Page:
Allow chocolate to cool as much as possible before dipping the ganache balls into it. You want it to coat easily, but not to melt your hard-won spheres of goodness. Use a spoon (or, if you think you’ll make these a lot, something like this) to swirl them around, one at a time. Remove, letting excess drip off, then roll the truffle in the ingredient of your choice. If you are making the Margarita truffles, just sprinkle with salt. Let chill 5 to 8 minutes to set.

These should be kept refrigerated in an air-tight container. They will keep for several weeks (if you hide them really, really well … good luck with that).

Makes about 18 larger truffles.

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18 comments on “Sweet Holiday Traditions: Gifting Truffles
  1. Elizabeth says:

    When I received your publicity email about this post, asking us to come up with fun truffle flavors, I was confused, and my first thought was–what flavors are there besides black and white? I clearly prefer my truffles in fungus rather than chocolate form 🙂 How about truffle flavored truffles?

    • Amy says:

      I am a big fan of truffles in any form, particularly the ones you refer to. I have some truffle oil, and I’m not afraid to use it…

  2. Ahn Ei says:

    Would it be overkill to use a stout like Left Hand Brewery’s Milk Stout? Or New Belgium’s frambozen which is red raspberry. Good luck with your search!

  3. April says:

    I’m a beer nut, and Ahn Ei, your suggestions sound fantastic. I bet a roasty-bitter chocolate or coffee stout would also be a good match. I’d probably reduce it a bit to concentrate the flavor (and de-carbonate it). Amy, we should definitely try this next year!

  4. Shirley says:

    Yumm, these sounds delicious! I’m split between thinking of trying it with Firefly’s Southern Comfort Pecan or their Coconut Cake. I guess I’m asking my daughter for a bottle of both!

    • Amy says:

      Shirley — I adore pecan (as you’ll see from our nuts post next week!) And coconut? Don’t get me started. Would be fun rolled in coconut flakes! You should check out April’s post in two weeks — she’s making coconut shortbread.

  5. Amanda says:

    Thanks for the recipe! As much as I love truffles (Lindt Extra Dark is one of my favorites) I have never made them. If I ever feel so ambitious, I would probably follow the lead of my favorite winter beverage – Hot Scotch – and make a warm, homey mix of rich chocolate and butterscotch schnapps.

    • Amy says:

      Schnapps is great, and butterscotch — yum! This has me thinking about peppermint, too … maybe rolled in crushed candy canes? Great suggestion, Amanda!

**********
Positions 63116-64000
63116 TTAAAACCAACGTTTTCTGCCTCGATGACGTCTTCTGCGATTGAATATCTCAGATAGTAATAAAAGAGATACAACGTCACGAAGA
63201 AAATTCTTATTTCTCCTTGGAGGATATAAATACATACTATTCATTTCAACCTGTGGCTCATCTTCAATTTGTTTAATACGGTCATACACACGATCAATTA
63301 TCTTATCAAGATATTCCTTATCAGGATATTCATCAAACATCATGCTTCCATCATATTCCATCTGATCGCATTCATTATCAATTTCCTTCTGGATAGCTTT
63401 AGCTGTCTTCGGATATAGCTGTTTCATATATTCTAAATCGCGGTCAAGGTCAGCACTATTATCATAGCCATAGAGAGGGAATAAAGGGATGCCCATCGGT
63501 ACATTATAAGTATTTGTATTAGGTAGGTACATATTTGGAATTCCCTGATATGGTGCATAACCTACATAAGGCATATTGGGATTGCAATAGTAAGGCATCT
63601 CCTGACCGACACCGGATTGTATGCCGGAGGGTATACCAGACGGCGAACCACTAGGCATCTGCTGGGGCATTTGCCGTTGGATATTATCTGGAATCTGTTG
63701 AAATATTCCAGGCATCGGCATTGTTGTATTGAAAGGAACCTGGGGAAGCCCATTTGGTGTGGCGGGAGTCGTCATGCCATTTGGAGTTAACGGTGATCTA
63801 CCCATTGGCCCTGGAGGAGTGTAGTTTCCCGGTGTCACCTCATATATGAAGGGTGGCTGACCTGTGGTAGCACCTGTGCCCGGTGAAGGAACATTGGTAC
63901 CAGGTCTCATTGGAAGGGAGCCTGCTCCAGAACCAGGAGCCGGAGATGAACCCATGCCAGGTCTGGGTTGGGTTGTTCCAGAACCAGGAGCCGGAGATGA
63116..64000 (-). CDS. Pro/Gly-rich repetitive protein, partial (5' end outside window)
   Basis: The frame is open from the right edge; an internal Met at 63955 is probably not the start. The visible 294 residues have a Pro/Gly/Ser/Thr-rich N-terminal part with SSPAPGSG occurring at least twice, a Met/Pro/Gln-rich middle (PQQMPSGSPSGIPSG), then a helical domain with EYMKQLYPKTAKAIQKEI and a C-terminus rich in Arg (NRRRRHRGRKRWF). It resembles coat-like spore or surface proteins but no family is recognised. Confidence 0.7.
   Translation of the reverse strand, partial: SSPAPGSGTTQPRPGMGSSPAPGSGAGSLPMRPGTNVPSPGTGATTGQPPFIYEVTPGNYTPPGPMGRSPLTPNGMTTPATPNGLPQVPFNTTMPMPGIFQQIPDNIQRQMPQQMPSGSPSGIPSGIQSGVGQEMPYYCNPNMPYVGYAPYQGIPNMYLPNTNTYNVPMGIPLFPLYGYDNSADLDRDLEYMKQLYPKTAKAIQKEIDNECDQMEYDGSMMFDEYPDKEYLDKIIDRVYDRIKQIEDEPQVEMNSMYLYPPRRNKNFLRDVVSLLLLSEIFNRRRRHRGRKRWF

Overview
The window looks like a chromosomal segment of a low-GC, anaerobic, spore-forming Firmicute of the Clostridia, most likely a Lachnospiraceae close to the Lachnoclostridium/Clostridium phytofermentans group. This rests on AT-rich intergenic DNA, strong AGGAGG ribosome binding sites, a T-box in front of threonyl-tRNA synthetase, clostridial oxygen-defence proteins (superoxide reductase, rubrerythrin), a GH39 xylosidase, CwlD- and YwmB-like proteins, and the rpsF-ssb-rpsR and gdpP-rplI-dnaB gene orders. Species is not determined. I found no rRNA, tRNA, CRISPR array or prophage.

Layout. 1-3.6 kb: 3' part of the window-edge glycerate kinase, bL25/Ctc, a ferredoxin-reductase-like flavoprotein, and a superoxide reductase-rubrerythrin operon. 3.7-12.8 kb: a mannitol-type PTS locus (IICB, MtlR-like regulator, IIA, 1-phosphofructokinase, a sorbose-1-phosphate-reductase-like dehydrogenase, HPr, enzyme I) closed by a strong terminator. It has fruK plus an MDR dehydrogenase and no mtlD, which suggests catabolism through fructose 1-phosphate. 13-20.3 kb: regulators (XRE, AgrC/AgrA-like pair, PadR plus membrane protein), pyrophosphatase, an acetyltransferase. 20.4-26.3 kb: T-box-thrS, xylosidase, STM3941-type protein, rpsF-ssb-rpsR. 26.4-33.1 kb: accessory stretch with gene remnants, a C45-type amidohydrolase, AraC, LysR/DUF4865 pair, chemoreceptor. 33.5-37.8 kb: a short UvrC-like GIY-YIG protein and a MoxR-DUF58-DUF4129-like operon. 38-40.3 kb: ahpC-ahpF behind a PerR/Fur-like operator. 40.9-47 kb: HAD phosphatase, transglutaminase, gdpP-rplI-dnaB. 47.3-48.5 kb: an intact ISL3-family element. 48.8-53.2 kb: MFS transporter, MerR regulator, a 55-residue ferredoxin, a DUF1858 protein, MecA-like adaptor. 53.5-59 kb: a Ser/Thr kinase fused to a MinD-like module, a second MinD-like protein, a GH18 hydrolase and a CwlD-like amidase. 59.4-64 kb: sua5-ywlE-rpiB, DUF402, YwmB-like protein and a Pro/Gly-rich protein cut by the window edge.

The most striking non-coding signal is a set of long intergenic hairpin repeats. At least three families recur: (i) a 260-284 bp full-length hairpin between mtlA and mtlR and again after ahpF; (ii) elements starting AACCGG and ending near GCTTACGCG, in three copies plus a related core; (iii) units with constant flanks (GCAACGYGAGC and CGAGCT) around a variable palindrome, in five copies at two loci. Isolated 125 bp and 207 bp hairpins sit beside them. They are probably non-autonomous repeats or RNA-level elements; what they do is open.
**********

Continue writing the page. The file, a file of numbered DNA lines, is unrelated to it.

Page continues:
6. Alice Winkler says:

    One of my favorite ways to drink coffee is with freshly ground cardamom, as they do in the Middle-east. I think a cardamom-coffee truffle would be delicious. Could be rolled in ground toasted walnuts.

    • Amy says:

      Alice, I am a sucker for cardamom. I love the idea of pairing that with coffee, or even tea, for a nice chai-like flavor. Rolling in walnuts is a great idea. Ground nutmeats is something I will definitely try in the future.

  7. Molly says:

    Bacon! A maple and bacon truffle might just be the perfect food!

    • Amy says:

      Molly … you had me at bacon. It should be a food group all it’s own! I use both bacon and pecan in next week’s post!

  8. Greta says:

    Love the beer flavors as well. Why not use Mad Elf by Troegs or 2xMas by Southern Tier and make them christmas flavored. Or…go a little off the deep end of the martini glass and try lemoncello or rum chata. Cheers!

    • Amy says:

      Limoncello is a great idea. I made myself SICK drinking it one time and have some leftover in a bottle that I’ve been meaning to use in baking — thanks, Greta!

  9. Dana Schlosser says:

    (PB3)Peanut butter banana bacon aka the Elvis?
    I am a huge fan of lemon and would love it to have a sparkle or carbonated feel to a burst of flavor..maybe use a carbonated liquid to give it that boom?

    • Amy says:

      I’ve wondered about peanut butter … and even suggested banana nut bread this time round. I like the three together, given my clear affinity for bacon! Nice idea!

  10. Carla says:

    I would like to know if you can ship truffles if you used heavy cream to make them.
    I would like to make some and send to my son but not sure if they can be shipped if made with heavy cream.

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  1. […] and delicious. Really… when was the last time you turned down a sweet or savory shortbread? Chocolate truffles? Infused booze? You better have said never, particularly if you are on my Christmas List. […]